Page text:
Saturday, February 5, 2011

The Broken Kingdoms by NK Jemisin

WARNING: I try to avoid spoilers, but they are possible (even probable), since this is the second book of the Inheritance Trilogy. The Hundred Thousand Kingdoms (review here) is the first. I recommend reading them in order.

I know it's only been a couple days since my last review, but I just could not put The Broken Kingdoms down. I thought about it when I was driving to work. I thought about it at work. I wished I could read it on the treadmill and at dinner tonight. And now I'm really sad that it's over. From the back cover: 

In the city of Shadow, beneath the World Tree, alleyways shimmer with magic and godlings live hidden among mortalkind. Oree Shoth, a blind artist, takes in a strange homeless man on an impulse. This act of kindness engulfs Oree in a nightmarish conspiracy. Someone, somehow, is murdering godlings, leaving their desecrated bodies all over the city. And Oree's guest is at the heart of it. . . 

The Hundred Thousand Kingdoms was only the second book I ever reviewed for my site. I remember enjoying it, but being slightly put off by the tone of the novel. I think, in truth, it may have been the protagonist was not one I could relate to easily. I found Oree a much more likable narrator. I was very impressed with the fact that although this novel is also narrated in first person, like The Hundred Thousand Kingdoms, Oree is very obviously a very different voice from Yeine. I imagine that it is very hard to pull off two distinct first person accounts.

As in the previous novel, I found this world to be incredibly intriguing and complex, I think even moreso. I was a bit lost at the very beginning because it's been a good long while since I read the previous novel and this one takes place 10 years after the events of the first. However, Jemisin throws little "reminders" in there for recurring characters and continuing story arcs, so I was able to follow the plot without feeling the need to run out and read the first one again. That's a pet peeve of mine, given the enormous gaps there usually are in between series releases. It's also not a clumsily thrown in explanation either...very artfully done.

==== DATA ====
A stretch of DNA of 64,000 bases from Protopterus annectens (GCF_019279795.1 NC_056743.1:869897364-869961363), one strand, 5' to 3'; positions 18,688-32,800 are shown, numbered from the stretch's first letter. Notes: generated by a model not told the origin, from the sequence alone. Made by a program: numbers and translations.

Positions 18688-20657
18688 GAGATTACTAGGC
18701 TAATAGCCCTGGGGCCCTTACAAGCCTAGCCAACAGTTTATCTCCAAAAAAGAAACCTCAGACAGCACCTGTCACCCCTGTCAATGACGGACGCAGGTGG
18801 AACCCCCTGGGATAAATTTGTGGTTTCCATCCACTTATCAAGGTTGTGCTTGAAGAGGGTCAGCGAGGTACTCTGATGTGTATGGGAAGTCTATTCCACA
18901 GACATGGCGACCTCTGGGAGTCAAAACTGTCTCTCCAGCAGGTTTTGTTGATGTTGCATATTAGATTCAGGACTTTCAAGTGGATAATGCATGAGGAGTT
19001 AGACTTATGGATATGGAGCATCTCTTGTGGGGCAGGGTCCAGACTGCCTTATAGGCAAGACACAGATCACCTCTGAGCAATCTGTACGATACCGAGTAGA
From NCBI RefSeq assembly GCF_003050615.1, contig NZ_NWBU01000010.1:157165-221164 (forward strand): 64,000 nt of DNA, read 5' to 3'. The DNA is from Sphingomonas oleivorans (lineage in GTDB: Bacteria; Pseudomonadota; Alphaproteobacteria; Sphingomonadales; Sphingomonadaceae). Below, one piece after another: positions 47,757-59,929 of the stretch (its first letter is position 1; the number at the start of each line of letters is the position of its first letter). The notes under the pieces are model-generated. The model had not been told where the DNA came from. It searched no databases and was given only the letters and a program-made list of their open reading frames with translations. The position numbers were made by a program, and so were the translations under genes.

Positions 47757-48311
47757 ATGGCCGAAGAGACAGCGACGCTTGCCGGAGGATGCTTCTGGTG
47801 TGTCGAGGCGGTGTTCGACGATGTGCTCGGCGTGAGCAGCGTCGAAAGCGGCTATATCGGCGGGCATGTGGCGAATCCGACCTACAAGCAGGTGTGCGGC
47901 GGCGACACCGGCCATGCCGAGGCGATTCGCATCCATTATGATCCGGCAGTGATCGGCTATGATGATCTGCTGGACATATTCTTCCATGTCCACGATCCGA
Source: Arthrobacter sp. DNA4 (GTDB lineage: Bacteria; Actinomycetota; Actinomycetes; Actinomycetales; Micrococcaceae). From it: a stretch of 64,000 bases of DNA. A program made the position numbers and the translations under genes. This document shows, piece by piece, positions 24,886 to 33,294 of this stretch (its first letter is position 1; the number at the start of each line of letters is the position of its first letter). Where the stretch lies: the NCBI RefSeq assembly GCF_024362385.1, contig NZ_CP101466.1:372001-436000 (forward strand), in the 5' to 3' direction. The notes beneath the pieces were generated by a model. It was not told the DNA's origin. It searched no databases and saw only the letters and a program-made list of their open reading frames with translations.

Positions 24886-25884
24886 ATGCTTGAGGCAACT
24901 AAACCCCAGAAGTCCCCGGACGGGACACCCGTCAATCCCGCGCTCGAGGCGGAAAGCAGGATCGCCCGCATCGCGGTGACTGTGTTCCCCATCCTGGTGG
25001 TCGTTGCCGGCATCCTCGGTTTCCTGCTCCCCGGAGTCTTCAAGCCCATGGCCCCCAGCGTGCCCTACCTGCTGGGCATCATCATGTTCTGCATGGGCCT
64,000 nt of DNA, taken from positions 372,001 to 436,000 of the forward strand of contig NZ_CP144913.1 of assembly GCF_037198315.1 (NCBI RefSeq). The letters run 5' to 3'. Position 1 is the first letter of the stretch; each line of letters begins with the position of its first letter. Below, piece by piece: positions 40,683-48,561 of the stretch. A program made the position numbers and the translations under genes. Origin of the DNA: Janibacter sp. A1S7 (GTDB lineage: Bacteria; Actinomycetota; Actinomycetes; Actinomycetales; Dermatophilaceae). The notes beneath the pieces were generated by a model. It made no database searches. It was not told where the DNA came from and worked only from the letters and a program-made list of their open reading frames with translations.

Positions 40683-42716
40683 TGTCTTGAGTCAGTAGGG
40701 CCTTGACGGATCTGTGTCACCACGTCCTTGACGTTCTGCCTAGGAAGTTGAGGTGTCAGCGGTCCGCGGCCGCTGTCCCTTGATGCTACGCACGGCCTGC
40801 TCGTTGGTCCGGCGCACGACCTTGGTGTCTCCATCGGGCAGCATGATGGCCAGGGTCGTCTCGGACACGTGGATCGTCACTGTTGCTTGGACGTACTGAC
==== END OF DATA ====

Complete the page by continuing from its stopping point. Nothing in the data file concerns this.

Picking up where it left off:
As I had mentioned in my review of the first book, the author inserts a lot of sidenotes and afterthoughts into the narrative. In The Hundred Thousand Kingdoms, that was somewhat distracting. I didn't feel like the sidenotes and afterthoughts were necessarily relevant to the story. In this case, each seemed very pertinent and seemed shorter. This was probably one of the things that gave Yeine and Oree their distinct voices.

I just love this series. It's a unique perspective on divinity and their interactions with mankind. I am especially intrigued by the gods' interactions and relationships to each other. I always finish these books and start to think about the nature of gods, their nature, and find myself comparing the theology to current, real world theology. I enjoy books that have meaning, and that cause you to walk away thinking. Although I must say, the emotional side to this story makes it hard to walk away.

I think NK Jemisin has really hit her stride with this book. The third will be The Kingdom of the Gods, released in September (click here for a synopsis). I have a feeling I will be even more upset when the series ends.

Bottom Line
 To sum it up: Gods + humans. Hilarity does not ensue.
Overall Rating: 5 / 5
Buy or Try? Buy
More? 2 / 3 projected
Plot: 5 / 5
Setting: 5 / 5
Characters: 5 / 5
*Yes really. I waffled about giving out a perfect score out of principle, but I just didn't have anything to complain about at all.*
Pace: Fast
Descriptiveness: Prose
Fantasy factor: High Fantasy


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